Get the NYC-cycling relationship in gear

A cyclist on a bike lane in Chelsea on 9th Ave. near 26th St. Photo Credit: Dave Sanders

So far in 2019, there have been 18 cycling fatalities, up from 10 in all of 2018.

A cyclist on a bike lane in Chelsea on 9th Ave. near 26th St.
A cyclist on a bike lane in Chelsea on 9th Ave. near 26th St. Photo Credit: Linda Rosier

With more than 1,240 lane miles of bike lanes in New York City, and some 490,000 cycling trips made daily in the five boroughs, it seems as if everyone is riding a bike these days.

But cycling isn’t all that new to New Yorkers. The first bike path in America — Brooklyn’s Ocean Parkway — opened in 1894. Back then, it was considered downright scandalous to ride a bicycle.

If you ask modern-day New Yorkers why they love bikes, there’s often a mention of escape.

“I remember riding my bike when I was growing up in Sheepshead Bay. It was my first taste of freedom,” said aptly named Brooklyn native David Racer.

For biking aficionados, it goes deeper. “A car is too fast; a walk is too slow. A bike is the right speed to connect with your city and the people in it,” said Kenneth Podziba, president and chief executive of Bike New York, a nonprofit organization that promotes cycling.

Riding a bike improves the quality of your life. For instance, many bicyclists point to the exercise and believe it is one of the reasons places like Amsterdam rank exceptionally high on worldwide happiness indexes.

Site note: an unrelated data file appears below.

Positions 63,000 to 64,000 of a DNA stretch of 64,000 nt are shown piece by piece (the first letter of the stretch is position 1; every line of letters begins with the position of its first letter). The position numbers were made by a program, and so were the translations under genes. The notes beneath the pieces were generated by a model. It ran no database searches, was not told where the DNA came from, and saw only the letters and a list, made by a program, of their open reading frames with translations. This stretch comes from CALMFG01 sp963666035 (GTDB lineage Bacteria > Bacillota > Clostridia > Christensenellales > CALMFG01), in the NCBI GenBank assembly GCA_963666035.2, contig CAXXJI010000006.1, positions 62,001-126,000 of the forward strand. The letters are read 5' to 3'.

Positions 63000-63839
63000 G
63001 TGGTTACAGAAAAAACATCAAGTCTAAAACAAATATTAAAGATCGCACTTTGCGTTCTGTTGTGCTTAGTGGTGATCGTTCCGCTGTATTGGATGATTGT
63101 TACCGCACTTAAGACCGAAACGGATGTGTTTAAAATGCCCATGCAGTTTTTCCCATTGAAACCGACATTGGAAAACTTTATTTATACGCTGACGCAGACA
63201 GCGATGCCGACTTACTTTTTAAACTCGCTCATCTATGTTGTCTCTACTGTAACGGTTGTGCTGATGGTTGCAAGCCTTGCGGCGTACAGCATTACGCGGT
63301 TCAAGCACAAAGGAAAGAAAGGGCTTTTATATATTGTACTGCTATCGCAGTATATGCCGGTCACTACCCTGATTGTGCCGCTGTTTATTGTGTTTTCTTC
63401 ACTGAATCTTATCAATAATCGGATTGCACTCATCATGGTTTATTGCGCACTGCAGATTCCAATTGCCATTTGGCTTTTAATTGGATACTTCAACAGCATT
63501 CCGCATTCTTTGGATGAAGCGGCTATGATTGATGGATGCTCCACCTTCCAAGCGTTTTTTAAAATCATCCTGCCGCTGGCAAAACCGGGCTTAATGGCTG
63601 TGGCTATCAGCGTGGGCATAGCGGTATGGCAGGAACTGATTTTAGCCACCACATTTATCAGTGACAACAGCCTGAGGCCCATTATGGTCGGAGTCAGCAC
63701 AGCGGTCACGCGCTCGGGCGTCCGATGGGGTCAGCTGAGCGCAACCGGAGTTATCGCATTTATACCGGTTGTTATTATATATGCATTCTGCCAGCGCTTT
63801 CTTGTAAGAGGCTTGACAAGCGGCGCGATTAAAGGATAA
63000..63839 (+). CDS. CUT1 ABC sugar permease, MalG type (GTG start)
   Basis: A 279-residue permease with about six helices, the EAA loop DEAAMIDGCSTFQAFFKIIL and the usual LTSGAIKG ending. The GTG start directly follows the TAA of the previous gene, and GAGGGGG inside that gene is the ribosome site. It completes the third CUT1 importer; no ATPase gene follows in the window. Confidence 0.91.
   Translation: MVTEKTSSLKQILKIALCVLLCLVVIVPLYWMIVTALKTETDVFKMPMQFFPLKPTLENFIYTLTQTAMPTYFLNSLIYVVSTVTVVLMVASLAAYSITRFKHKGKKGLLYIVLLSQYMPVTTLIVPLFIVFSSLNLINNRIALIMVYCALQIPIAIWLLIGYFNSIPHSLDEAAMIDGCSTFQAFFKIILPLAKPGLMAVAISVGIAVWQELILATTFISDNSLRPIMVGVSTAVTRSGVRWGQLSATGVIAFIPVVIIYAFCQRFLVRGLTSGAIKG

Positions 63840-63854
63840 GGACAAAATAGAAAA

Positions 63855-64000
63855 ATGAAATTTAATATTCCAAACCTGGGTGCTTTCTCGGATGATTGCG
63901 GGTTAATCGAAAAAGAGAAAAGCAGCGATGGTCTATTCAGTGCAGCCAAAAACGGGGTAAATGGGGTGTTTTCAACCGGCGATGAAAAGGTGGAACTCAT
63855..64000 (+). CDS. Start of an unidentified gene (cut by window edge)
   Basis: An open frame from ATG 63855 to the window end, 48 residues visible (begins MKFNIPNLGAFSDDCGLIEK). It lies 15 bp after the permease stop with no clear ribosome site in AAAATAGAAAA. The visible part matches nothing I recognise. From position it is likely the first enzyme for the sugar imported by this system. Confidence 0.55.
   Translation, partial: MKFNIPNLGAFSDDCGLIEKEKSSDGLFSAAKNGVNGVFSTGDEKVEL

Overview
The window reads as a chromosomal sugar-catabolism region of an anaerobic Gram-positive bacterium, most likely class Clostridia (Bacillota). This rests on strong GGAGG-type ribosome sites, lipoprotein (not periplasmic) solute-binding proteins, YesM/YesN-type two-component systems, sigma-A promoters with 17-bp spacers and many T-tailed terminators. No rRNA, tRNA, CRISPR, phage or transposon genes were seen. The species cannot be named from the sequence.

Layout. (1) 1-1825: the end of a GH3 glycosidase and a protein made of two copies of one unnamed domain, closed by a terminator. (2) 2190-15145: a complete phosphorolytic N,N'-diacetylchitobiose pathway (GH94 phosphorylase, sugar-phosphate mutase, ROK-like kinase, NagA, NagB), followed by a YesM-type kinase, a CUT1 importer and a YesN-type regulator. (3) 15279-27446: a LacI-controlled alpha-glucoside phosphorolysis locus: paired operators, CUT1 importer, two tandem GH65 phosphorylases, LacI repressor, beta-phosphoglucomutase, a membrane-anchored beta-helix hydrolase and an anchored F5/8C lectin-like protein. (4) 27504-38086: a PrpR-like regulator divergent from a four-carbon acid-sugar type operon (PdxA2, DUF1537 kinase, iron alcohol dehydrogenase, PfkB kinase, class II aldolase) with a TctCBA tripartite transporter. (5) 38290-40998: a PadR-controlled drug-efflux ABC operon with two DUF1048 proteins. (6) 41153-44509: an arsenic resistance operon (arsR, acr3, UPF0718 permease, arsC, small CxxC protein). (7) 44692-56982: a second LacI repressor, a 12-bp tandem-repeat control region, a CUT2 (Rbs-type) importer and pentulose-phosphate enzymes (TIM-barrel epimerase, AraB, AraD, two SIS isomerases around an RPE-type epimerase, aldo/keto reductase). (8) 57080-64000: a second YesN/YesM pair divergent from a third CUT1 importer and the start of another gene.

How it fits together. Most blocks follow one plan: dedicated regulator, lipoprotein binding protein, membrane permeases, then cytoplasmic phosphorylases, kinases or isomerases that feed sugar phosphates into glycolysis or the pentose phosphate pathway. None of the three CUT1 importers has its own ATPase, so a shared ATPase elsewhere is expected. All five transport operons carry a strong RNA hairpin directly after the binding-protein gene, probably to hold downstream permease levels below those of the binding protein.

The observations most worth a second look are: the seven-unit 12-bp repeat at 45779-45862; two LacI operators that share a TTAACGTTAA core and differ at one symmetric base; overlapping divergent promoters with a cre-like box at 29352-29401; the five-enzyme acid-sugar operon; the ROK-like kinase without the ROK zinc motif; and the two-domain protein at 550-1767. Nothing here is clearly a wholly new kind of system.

“Safety is the heart of the issue, and Amsterdam’s impressive bike infrastructure offers a model and opportunity for us here,” said Stuart Johnson, chief marketing officer of Raleigh Bicycles, which also makes ebikes.

As much fun as it is to ride a bike, it’s increasingly dangerous. So far in 2019, there have been 18 cycling fatalities, up from 10 in all of 2018. It may seem like not all two-wheeled vehicles are meant for city dwellers. Still, NYC plans to spend more than $58 million over five years on a plan that prioritizes bike lanes, redesigns intersections and steps up traffic enforcement.

Speaking for cyclists, Podziba offers a somewhat zen approach to safer streets: “Drivers need to peacefully coexist with cyclists. They have to go slower to save lives. The calmer traffic is, the better it is for everyone.”

Then again, my friend Pippo regularly reports dodging speeding cyclists eschewing the bike lane on Ocean Parkway, while nearly mowing down those in the pedestrian lane.

As for Racer, he no longer rides his bike for a 13-mile work commute. “I used up eight of my nine lives,” he said. “I’m done.”

 Rachel Weingarten is a Brooklyn- based writer.

Rachel Weingarten